New graduate registered nurses need clinical judgment skills to ensure patient safety and improve patient outcomes in complex healthcare environments. The National Council of State Boards of Nursing (NCSBN) found that the current National Council Licensure Exam (NCLEX-RN®) does not measure all levels of clinical judgment (Dickison et al., 2019). As a result of their findings, NCSBN is planning a significant revision of NCLEX-RN®, including evaluating nursing graduates' clinical judgment. New registered nurses face increasing challenges, including high nurse/patient ratios and an increase in chronic illnesses (Woda et al., 2019). Nursing students need to develop clinical judgment skills (Ashcraft et al., 2013; Martin et al., 2020; Yang et al., 2019) and it is essential that opportunities to do so are provided in undergraduate nursing programs (Dickison et al., 2019).
Simulation offers nursing students opportunities to use clinical reasoning and clinical judgment to care for patients in a safe environment (Nursing Association for Clinical Simulation & Learning, 2016). It also allows nursing students to engage in activities that do not occur frequently in traditional clinical settings. Simulation allows nurse educators to prepare future registered nurses to use clinical judgment skills to recognize cues, hypothesize, and prioritize care, and to act quickly and appropriately to prevent negative patient outcomes. Using simulation with standardized patients and high-fidelity mannequins is an effective strategy that can be integrated throughout the curricula to build clinical judgment skills (Ashley & Stamp, 2014; Bussard, 2018; Martin et al., 2020; Salameh et al., 2021; Yang et al., 2019).
We designed a simulation that incorporated the use of an unfolding case study that required nursing students to make clinical judgments over time in three distinct settings – a primary care office, an acute care hospital, and a home healthcare setting. Although literature is abundant on simulation and various healthcare settings, there is little research on simulation occurring on a continuum in three healthcare settings. Home healthcare is expanding as care moves increasingly from acute care settings to care in the community. Home healthcare experiences are important for nursing students because most undergraduate clinical learning occurs within acute care settings (Watkins & Neubrander, 2020).
The unfolding case study was based on a patient with type 2 diabetes. Diabetes is a serious chronic illness. According to the Centers for Disease Control and Prevention (2018), 32.4 million Americans have diabetes, and another 88 million Americans have prediabetes. Patient education is essential to prevent serious long-term effects of diabetes (Woda et al., 2019). In addition to patient education, nursing interventions for patients with diabetes include glucose monitoring, nutrition, insulin administration, foot care, and recognizing and treating clinical manifestations of hypoglycemia and hyperglycemia. This simulation allowed student nurses to use clinical judgment to monitor a patient for complications of diabetes and provide diabetes education. The purpose of this study was to explore the effect of participating in an unfolding case study using high-fidelity simulation across three practice settings (primary care, acute care, and home healthcare) on nursing students' self-report of clinical judgment skills.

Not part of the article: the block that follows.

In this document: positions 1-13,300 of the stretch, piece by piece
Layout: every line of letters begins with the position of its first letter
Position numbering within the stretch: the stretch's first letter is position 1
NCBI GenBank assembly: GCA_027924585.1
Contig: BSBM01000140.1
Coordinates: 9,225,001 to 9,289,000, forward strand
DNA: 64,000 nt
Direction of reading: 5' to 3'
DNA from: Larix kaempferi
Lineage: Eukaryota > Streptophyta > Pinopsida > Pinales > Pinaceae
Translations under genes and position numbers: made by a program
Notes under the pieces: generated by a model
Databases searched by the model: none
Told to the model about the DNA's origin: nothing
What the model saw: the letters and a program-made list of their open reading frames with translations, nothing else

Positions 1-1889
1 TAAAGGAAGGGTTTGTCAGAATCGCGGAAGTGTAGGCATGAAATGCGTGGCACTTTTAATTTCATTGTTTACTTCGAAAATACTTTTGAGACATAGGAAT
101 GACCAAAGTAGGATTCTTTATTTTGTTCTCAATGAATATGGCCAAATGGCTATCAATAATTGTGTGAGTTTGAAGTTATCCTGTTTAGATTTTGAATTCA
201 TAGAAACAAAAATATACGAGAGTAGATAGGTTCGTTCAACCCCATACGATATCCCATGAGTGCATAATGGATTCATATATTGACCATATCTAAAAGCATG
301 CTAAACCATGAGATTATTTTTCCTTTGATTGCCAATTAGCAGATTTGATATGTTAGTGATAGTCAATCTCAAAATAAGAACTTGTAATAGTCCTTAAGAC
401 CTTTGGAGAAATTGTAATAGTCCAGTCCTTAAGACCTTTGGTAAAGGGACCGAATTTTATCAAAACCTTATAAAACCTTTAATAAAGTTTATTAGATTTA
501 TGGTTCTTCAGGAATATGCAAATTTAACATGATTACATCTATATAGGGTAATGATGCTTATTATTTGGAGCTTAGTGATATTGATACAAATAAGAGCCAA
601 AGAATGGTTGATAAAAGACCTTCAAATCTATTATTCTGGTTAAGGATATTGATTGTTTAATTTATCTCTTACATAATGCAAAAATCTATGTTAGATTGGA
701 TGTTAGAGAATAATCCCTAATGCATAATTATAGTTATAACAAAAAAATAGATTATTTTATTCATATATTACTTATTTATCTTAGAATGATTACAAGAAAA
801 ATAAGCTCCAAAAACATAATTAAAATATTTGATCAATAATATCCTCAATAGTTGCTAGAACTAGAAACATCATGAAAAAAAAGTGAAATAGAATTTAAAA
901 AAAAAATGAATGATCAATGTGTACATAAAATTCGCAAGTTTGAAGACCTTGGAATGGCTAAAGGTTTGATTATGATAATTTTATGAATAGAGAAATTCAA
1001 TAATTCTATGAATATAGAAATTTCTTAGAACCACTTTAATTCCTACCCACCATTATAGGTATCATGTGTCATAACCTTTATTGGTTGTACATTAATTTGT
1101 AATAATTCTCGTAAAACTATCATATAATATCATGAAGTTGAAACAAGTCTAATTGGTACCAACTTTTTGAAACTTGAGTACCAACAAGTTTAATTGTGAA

Tanner's Integrative Model of Clinical Judgment (IMCJ) guided the development of this simulation scenario. This model maintains that clinical judgment includes four phases: 1.) noticing initial assessment findings (context, background, interpreting by analyzing patterns; 2.) prioritizing data; 3.) responding in action; and 4.) reflecting on outcomes (Tanner, 2006). The IMCJ emphasizes engagement with patients and development of concern and caring for the patient's well-being and allows clinical experiences, knowledge, and relationship with patients to influence clinical judgment (Tanner, 2006). The IMCJ model was used by NCSBN to revise the NCLEX-RN® and to encourage nurse educators to give students opportunities to develop and practice clinical judgment skills (NCSBN, 2019). Caring for the same patient in three settings allowed the students to build a relationship with the patient and recognize patterns of subjective and objective data (cues), interpret the data in all three settings, prioritize hypotheses, and respond and participate in reflection during debriefing after each scenario. Tanner's IMCJ model is well published in nursing education and implemented widely as it gives nursing students a beginning understanding of how to think like a nurse in an environment that is dynamic (Jeong & Choi, 2017).
A mixed-method, posttest design was implemented for this study. The participants were 91 junior-level nursing students in a baccalaureate nursing program who were enrolled in Adult Health I Medical-Surgical course that concentrates on chronic illnesses. The simulation took place in the university's interprofessional simulation center and participation was required as part of the course. Students completed the standard coursework that included lecture, presimulation preparation, the simulation, and debriefing. Following the educational intervention, participants completed the Lasater Clinical Judgment Rubric (LCJR) and the qualitative questions. Student responses were submitted anonymously. The study was deemed exempt by the University Institutional Review Board.